What Does a Slot Receiver Do?


A slot is a narrow opening, usually shaped like a groove or slit. It can be used to hold coins in a machine or for mail and other items. It’s also used as a keyway in a piece of machinery or a way to open the lid of a container.

In football, a slot receiver is a wide receiver who primarily lines up in the slot area. This area is between the outside wide receivers and the offensive linemen, and it’s important for the quarterback to be able to get a quick read on his target.

Slot receivers are a vital part of an offense, as they can provide the ball carrier with a lot of protection and give the team an extra blocker on runs that are designed to run outside. They’re also an essential part of a team’s passing game, because they can run routes that match up with other receivers.

The slot is a critical position in the NFL and it’s one that has become more popular in recent years as more players have perfected the role and skill set needed for success. Despite the increase in popularity, the slot is still a tough position to play and requires a lot of effort to excel at it.

Route Running

A slot receiver’s job is to run a variety of different routes in an attempt to confuse the defense and provide the quarterback with an easy target. They should be able to run just about every route possible, including short and deep passes, and they should be able to be precise with their timing. They also need to have great chemistry with their quarterback so they can be successful at their job.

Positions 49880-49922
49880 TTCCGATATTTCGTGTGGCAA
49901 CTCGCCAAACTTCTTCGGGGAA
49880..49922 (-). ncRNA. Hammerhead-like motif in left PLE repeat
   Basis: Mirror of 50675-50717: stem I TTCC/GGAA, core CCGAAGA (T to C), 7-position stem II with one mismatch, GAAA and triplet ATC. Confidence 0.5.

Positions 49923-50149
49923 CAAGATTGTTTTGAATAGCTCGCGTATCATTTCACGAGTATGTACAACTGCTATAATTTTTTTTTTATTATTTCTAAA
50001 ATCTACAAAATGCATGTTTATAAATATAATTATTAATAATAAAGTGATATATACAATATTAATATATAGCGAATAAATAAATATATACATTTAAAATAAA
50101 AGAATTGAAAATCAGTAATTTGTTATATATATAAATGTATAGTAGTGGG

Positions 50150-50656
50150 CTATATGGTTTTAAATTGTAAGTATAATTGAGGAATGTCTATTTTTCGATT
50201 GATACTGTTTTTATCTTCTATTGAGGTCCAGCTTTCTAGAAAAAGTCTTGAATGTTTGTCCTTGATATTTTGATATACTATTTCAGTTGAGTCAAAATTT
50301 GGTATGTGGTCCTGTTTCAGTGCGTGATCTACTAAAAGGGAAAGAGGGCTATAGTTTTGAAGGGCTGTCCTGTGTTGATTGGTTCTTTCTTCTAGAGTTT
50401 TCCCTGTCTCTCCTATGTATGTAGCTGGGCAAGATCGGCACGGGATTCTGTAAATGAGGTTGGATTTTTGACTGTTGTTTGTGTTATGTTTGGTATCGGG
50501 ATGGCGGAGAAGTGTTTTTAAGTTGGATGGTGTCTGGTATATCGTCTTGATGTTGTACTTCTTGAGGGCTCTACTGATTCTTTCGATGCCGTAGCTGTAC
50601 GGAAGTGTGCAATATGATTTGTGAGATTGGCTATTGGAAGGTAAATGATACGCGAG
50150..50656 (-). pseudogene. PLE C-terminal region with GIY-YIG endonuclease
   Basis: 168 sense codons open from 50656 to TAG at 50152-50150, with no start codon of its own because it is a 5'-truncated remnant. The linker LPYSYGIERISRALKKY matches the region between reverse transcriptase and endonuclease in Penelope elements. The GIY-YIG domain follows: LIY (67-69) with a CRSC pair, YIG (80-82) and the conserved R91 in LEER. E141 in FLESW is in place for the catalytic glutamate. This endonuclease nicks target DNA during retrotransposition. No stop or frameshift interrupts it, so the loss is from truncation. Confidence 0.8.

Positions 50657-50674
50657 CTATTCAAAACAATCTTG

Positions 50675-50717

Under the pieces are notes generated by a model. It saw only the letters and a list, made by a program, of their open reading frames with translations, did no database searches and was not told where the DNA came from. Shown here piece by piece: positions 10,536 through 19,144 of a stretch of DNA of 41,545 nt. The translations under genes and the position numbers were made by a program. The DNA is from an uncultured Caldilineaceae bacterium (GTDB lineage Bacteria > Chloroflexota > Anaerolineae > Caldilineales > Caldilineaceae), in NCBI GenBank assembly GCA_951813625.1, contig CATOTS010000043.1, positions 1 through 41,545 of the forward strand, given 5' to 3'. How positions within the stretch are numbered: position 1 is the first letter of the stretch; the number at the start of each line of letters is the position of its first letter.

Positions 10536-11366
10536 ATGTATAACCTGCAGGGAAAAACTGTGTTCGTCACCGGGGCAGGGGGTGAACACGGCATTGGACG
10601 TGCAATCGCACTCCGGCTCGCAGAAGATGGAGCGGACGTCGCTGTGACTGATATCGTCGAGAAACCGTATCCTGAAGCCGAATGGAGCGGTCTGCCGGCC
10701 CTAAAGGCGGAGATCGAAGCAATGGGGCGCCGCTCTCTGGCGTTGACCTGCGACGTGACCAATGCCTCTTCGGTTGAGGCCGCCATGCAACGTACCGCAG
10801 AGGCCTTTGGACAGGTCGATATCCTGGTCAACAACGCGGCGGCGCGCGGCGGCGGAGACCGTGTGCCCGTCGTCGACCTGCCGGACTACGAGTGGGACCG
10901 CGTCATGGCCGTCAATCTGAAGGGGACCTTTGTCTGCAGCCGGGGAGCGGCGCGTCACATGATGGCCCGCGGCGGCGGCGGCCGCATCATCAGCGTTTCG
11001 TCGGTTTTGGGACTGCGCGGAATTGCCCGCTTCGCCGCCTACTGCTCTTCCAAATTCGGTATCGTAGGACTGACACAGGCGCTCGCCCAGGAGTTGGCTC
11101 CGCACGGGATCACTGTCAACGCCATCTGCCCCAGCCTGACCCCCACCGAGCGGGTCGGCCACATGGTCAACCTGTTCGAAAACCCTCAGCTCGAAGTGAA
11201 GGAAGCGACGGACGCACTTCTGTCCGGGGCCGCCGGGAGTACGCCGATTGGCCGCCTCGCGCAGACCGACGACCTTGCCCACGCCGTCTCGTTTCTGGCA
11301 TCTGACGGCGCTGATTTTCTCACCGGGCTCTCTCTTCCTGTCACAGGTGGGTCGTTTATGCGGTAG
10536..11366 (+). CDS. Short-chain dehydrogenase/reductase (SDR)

A slot receiver needs to have advanced blocking skills, as he’ll be in a more challenging spot than an outside receiver. He’ll need to be able to block nickelbacks, outside linebackers and safeties in order to seal off the outside for the ball carrier on running plays. This is especially true on sweeps and slant runs, as they’ll be in a spot that’s crucial for them to run well.

They’re also more susceptible to getting hit because they’re closer to the middle of the field than an outside receiver, so they have to be tough enough to absorb contact and blow past defenders in the slot. They’re not the fastest or the strongest receivers, but they can make up for it with their route-running and catching abilities.

In the NFL, there are some teams that have slot receivers who see more targets and gain better stats than their teammates at other positions on the team. They’re a critical component of the team’s success and are often difficult to defend, so it’s important for any player to understand their role on the field.

Slot receivers are often small, stocky and tougher than their wider counterparts, and they have to be able to handle a lot of pressure in the slot. They’re also fast and have the ability to catch the ball quickly, so they need to be able to move as quickly as the quarterback throws the ball.